With Oracle Autonomous Database on Exadata Cloud at Customer, Daheb said that organisations can work with up to 7x larger databases, achieve greater database consolidation, and improve performance with up to 12x more SQL IOPS, 10x more SQL throughput and 98% lower SQL latency than RDS on AWS Outposts.
Oracle has been offering “Cloud at Customer” for the past many years but it is “Exadata Cloud at Customer” and allows customers to adopt Exadata as a service (same as in the public cloud), as a subscription, running inside a customer’s data centre, fully managed by Oracle.
Regis Louis, Vice-President for Technology Strategy at Oracle EMEA, said that Exadata Cloud at Customer allows adoption of Exadata cloud service inside customer’s data centre for database consolidation and automation.
“Dedicated Region Cloud at Customer is a replica of our commercial Gen 2 cloud data centre built inside a customer’s data centre with the same architecture, offering all the same services, same SLAs and same operating model.
“It allows customers who can’t adopt public cloud (for compliance or technical reasons) to get all the benefits of cloud computing (automation, agility, scalability, pay per use, operational cost reduction, etc.) running from their own data centre, fully managed by Oracle,” he said.
All the services available in the public cloud are made available in a Dedicated Region Cloud at Customer (SaaS, PaS, IaaS), including Exadata Cloud service and Autonomous Database.
New direction for public cloud providers
Oracle is targeting customers who don’t have a data centre in the country such as public sectors as well as customers who have industry regulations and data sovereignty issues such as banking and finance, insurance, retail, telcos and healthcare sectors.
“Every cloud vendor has understood the needs of a customer but if you compare AWS Outposts with Dedicated Region Cloud at Customer, it is different and unique to Oracle. In the case of AWS and Microsoft Azure Stack, they only provide a fraction of public cloud services [in single digits] to a customer’s data centre,” Louis said.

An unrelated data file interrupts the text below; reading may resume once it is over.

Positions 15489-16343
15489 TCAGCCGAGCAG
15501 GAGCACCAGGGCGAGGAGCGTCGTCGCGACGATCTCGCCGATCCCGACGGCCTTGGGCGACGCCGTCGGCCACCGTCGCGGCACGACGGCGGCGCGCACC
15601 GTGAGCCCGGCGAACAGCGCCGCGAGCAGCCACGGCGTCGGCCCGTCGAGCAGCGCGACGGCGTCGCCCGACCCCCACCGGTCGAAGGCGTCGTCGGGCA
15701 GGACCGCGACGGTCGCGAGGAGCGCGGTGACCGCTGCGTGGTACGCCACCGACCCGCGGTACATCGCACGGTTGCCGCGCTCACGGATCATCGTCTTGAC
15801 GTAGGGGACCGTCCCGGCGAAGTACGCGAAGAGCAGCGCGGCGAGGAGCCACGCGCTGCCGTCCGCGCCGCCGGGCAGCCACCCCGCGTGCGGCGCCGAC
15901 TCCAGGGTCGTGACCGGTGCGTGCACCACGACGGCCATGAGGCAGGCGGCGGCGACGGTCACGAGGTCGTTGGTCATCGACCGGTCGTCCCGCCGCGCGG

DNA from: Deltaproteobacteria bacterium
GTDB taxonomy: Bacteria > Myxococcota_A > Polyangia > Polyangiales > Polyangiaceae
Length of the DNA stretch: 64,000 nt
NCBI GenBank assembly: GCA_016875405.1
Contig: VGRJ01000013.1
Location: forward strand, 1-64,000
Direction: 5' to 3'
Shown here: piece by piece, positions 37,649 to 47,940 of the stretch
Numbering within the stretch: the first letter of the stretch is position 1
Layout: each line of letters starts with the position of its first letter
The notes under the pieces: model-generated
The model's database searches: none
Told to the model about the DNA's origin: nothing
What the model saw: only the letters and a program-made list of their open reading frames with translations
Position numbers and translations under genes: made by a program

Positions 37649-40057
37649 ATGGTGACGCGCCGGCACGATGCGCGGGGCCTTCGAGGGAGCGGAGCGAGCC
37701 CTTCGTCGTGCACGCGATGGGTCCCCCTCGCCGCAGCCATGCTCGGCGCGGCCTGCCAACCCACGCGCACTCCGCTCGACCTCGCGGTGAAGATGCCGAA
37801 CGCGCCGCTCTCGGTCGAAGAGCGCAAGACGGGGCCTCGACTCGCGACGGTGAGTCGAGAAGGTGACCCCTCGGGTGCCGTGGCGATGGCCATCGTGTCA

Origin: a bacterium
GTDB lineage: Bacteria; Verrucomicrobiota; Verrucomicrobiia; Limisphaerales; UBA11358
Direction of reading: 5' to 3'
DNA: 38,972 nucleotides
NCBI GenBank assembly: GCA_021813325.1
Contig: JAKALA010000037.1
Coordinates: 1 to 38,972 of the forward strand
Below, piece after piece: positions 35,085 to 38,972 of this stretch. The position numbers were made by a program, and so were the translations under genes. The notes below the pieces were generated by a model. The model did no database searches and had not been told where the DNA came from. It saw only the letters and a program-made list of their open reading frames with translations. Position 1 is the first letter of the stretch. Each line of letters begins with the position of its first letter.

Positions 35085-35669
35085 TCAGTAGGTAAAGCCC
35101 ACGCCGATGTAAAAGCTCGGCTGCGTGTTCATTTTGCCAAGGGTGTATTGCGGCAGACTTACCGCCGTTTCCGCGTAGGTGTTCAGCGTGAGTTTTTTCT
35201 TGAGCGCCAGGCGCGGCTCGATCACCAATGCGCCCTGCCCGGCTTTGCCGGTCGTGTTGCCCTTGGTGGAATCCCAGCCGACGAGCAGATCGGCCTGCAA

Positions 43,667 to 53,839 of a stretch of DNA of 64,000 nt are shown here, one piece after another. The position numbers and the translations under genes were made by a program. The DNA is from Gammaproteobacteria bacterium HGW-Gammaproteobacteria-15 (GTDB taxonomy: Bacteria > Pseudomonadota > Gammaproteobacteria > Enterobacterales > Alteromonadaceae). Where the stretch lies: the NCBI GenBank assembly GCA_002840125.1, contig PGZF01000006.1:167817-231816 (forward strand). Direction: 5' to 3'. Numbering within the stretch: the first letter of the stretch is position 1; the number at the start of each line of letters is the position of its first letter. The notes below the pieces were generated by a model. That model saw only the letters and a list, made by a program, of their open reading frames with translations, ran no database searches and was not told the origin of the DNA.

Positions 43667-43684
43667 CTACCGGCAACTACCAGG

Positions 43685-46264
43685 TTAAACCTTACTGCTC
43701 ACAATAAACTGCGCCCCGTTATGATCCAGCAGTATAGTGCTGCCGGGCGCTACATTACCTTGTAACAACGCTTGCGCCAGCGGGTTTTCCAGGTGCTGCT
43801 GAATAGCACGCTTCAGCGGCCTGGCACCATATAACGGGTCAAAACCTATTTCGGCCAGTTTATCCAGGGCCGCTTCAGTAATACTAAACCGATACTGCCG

“The other uniqueness is having the same SLAs such as availability, network performance, storage performance and manageability as in the public cloud. AWS does not provide any SLAs on availability, performance and manageability. We are the only cloud vendor to do so,” he said.
Moreover, he said that customers only pay for the services they consume using the same predictable low pricing offered in Oracle’s public cloud regions while in Amazon, it is pay per rack and in Azure; customers need to purchase their own hardware apart from the stack.
“Dedicated Region Cloud at Customer represents a new direction for public cloud providers, who have historically offered only limited versions of their services to customer premises, with no changes in pricing or capabilities,” Deepak Mohan, Research Director at International Data Corporation, said.
Oracle has already signed two customers - Nomura Research Institute (NRI) in Japan and Oman Information Technology and Communications Group - for Dedicated Region Cloud at Customer and Credit Agricole, Entel, Samsung SDS, NTT DoCoMo and four Saudi Arabian entities (General Authority of Civil Aviation (GACA), Saudi Payments, Tawuniya Insurance Company and Sejel Technology) for Autonomous Database on Exadata Cloud at Customer.
Ellison said that Oracle has 24 cloud regions around the world as of July, identical to what AWS has but a year from now, it will have 36 Gen 2 public cloud regions around the world versus AWS’s 27. A cloud region has two data centres.